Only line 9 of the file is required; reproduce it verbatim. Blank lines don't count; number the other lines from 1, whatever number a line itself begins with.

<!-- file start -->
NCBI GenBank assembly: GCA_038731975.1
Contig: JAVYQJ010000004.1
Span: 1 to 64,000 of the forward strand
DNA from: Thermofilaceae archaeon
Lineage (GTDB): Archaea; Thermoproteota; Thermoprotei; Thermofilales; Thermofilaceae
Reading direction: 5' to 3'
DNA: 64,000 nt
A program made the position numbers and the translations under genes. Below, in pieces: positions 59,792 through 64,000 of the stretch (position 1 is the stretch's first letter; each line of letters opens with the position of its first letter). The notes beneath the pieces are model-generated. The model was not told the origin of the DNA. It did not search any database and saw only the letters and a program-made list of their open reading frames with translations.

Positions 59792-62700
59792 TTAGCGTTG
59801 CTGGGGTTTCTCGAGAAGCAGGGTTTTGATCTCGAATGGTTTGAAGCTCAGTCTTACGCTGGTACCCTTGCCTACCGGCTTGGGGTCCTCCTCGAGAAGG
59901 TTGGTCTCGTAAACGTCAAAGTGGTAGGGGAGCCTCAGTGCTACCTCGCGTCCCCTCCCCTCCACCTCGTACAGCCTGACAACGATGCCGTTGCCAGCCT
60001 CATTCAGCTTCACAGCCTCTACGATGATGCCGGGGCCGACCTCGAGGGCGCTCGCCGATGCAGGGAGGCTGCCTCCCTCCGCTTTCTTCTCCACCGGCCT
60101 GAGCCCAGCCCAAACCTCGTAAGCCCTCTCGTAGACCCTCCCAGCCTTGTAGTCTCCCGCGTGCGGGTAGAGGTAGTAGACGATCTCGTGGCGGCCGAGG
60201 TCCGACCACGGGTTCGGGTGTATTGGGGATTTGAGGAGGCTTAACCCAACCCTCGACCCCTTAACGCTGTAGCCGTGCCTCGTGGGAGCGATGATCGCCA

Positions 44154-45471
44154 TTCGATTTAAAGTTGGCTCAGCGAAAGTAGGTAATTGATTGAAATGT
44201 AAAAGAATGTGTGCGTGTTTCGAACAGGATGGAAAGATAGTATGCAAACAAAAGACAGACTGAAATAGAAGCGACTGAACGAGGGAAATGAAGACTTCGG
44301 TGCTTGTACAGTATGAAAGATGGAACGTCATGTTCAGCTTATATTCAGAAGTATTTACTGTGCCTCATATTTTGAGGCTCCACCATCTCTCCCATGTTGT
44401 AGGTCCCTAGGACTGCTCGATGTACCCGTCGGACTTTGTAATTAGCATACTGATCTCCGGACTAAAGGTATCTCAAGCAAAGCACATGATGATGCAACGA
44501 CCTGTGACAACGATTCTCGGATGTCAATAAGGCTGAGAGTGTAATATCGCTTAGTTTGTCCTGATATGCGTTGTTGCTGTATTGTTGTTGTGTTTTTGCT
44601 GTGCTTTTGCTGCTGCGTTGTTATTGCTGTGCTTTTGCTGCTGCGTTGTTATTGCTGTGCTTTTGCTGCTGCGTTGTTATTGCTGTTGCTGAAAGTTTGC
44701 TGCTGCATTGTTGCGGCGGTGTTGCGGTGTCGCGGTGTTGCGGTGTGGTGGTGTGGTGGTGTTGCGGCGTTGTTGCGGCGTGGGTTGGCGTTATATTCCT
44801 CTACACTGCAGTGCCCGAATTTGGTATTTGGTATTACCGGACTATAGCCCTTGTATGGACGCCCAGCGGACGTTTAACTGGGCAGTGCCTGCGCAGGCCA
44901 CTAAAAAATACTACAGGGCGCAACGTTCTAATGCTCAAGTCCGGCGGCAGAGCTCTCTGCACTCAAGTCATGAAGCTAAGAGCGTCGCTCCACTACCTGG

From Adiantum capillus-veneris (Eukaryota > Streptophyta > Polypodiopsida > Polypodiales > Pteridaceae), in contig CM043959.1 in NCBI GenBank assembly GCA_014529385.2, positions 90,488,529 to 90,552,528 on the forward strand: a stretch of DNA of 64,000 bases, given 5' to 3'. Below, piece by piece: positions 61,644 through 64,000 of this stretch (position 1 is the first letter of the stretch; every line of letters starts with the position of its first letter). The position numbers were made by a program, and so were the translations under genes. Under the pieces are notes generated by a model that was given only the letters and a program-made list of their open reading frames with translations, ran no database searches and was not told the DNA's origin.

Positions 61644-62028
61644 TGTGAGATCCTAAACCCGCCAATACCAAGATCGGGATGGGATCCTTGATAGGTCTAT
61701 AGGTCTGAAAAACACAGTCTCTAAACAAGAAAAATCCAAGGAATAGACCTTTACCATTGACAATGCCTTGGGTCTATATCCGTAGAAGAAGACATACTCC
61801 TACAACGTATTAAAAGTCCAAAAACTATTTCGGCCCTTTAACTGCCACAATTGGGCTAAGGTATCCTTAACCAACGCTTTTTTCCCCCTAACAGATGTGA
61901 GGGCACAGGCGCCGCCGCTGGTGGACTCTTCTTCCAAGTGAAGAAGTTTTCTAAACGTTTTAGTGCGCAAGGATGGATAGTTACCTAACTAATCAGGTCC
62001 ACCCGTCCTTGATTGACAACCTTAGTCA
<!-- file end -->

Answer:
Positions 59792-62700